About the Video
Recently I shot a still fashion project in Blevio, Italy on Lake Como. As I normally do when shooting a fashion project, I will also shoot a bit of video so the clients will have additional options. I deliver the stills to the client and offer the video as an added value that they can license for an additional fee if they wish.
Like my still projects I also shoot video in the RAW file format, giving me a huge range of tools that allows me to overcome difficult lighting, contrast and color situations. I selected the most "Difficult" clip to correct several issues. In this clip, I'm shooting almost into the sun, making a high contrast situation worse. I was not positive this would work but I knew I liked what I saw and I knew that by shooting RAW uncompressed video would give me a huge amount of latitude in post and that MIGHT be the answer.
All of the clips are from the same RAW file.
The first to play (Original) is the clip with no adjustments at all. You will see that is is slightly underexposed, I did this to prevent the sky from blowing out to solid white. This results in a very flat video file.
The next to play (My "Best" Color/contrast Adjustment) is the same clip processed in Premiere Pro and with my best effort to get the color/contrast where I want it, and by comparison to the original file, it looks pretty good.
The last to play (Full RAW conversion process) is the same clip but fully "Processed" in Photoshop. The process is laborious. Note how much control you get in the shadows and the highlights. The RAW footage is sharper and "Cleaner" than standard compressed video.
This is the process:
First I convert every frame in the RAW video to individual DNG files. (DNG is a open source Adobe file). For every second, I will have 24 DNG files.
Next I open the first one of these files into Adobe Camera RAW Converter and make corrections to the file, color, exposure, contrast, shadow detail, white point, black point, chromatic aberration, lens distortion correction etc.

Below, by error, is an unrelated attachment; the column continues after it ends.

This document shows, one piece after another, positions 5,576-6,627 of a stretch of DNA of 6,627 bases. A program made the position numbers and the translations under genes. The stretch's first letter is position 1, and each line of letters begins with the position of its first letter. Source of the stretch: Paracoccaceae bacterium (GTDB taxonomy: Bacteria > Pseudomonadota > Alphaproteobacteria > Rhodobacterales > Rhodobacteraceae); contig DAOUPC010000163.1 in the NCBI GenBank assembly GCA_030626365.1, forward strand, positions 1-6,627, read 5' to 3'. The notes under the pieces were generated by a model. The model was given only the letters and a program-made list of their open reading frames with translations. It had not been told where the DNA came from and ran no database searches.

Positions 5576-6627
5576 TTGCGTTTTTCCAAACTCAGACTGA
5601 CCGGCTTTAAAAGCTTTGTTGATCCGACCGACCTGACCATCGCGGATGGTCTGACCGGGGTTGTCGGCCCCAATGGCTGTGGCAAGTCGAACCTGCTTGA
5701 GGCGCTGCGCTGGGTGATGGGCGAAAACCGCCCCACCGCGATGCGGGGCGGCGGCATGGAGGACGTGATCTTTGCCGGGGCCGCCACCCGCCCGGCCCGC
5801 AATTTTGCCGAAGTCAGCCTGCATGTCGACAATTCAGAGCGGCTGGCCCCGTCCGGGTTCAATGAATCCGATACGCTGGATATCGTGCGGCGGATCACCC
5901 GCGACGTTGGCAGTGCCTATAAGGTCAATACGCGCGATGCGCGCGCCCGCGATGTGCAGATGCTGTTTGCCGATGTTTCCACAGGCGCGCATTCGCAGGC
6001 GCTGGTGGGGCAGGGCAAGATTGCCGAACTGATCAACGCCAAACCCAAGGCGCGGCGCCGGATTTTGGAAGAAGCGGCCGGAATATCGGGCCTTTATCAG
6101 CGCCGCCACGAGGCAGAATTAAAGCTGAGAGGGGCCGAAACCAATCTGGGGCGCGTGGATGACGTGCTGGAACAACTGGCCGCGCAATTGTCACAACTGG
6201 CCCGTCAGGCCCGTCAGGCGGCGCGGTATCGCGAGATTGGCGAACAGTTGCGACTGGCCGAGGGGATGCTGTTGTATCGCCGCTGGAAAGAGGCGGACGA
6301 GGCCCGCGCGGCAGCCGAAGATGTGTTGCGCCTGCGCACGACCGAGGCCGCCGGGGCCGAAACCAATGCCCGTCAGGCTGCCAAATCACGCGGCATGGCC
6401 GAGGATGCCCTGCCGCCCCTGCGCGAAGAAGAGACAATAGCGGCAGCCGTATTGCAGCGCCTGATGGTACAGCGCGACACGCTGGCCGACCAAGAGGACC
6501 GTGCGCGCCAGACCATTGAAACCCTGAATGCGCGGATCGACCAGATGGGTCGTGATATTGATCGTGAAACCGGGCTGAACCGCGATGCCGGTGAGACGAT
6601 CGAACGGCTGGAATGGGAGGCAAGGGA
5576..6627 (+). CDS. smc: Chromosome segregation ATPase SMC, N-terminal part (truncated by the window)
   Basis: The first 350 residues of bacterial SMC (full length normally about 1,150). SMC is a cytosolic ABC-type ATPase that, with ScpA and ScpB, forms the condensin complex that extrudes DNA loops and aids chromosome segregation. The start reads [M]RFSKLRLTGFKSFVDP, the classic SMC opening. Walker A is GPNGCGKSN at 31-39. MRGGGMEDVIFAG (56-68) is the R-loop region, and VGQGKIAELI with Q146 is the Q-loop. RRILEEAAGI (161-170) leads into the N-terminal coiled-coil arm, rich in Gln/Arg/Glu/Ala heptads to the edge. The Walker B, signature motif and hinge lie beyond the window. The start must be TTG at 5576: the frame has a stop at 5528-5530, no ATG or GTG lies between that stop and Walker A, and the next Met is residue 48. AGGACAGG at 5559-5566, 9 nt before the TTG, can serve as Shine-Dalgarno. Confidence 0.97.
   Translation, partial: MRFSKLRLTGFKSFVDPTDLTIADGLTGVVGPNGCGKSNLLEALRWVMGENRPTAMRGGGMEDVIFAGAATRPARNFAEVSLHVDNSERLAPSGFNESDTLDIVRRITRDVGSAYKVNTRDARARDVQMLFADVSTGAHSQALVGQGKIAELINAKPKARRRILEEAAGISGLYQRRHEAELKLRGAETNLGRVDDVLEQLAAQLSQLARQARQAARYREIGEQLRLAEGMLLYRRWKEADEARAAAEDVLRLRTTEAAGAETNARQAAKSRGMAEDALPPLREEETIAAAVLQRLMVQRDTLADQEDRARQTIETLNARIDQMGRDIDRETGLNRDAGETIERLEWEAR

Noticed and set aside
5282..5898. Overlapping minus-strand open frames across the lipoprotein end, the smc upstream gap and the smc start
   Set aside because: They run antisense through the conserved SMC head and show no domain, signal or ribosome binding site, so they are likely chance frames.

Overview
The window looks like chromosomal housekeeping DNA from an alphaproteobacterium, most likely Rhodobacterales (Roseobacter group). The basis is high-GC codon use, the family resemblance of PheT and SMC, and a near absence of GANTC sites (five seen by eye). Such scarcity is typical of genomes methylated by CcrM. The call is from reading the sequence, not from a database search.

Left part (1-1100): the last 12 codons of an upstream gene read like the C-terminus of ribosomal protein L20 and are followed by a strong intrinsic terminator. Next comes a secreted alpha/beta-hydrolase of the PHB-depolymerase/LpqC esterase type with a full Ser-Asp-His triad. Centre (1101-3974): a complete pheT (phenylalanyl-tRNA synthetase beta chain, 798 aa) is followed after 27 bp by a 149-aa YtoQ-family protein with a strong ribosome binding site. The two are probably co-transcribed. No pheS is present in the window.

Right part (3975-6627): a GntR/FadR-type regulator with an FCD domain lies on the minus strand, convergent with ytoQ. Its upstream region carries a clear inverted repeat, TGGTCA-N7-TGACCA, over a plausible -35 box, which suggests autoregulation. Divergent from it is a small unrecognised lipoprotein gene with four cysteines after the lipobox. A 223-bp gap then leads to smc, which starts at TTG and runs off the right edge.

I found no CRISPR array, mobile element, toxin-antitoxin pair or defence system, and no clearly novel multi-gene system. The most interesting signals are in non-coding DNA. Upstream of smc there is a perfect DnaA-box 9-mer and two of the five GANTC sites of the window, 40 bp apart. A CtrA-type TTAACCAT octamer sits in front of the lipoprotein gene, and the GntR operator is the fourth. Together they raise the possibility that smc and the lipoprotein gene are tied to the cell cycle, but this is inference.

I then select every file inside the folder and apply these corrections to the other files.
Then I run an action that, one by one, open every file, save it as a PSD, JPEG or TIF file and close it.
Next I sort all of the resultant files into their unique folders. IE: All S-2536-125-xxxx files will be put into a new folder named S-2536-125. I repeat the process until all files are inside their own folders.
I then import every file in each folder into Photoshop as an image sequence.
After I get all the files in the timeline, I duplicate the layer several times, apply different blending modes and filters to the extra layers.
I then save this multi layered file as a MASTER PSD file.
Finally I have Photoshop output this as a MOV file which is something I can finally put into Premiere pro.
Canon 5D MKIII using Magic Lantern RAW with a
Canon 16-35 f2.8 Zoom lens sitting on a
Merlin Steadicam with a
SmallHD monitor attached.
If you would like to use this image, or any of my images for mock or comp use, please just ask. There is never a charge for this service. Educational use is permitted without charge, unless published, but please ask first. All commercial use is available only with a limited copyright release prior to use from the copyright holder, Steve Thornton. Thanks for looking!
All images and this entire website is © Steve Thornton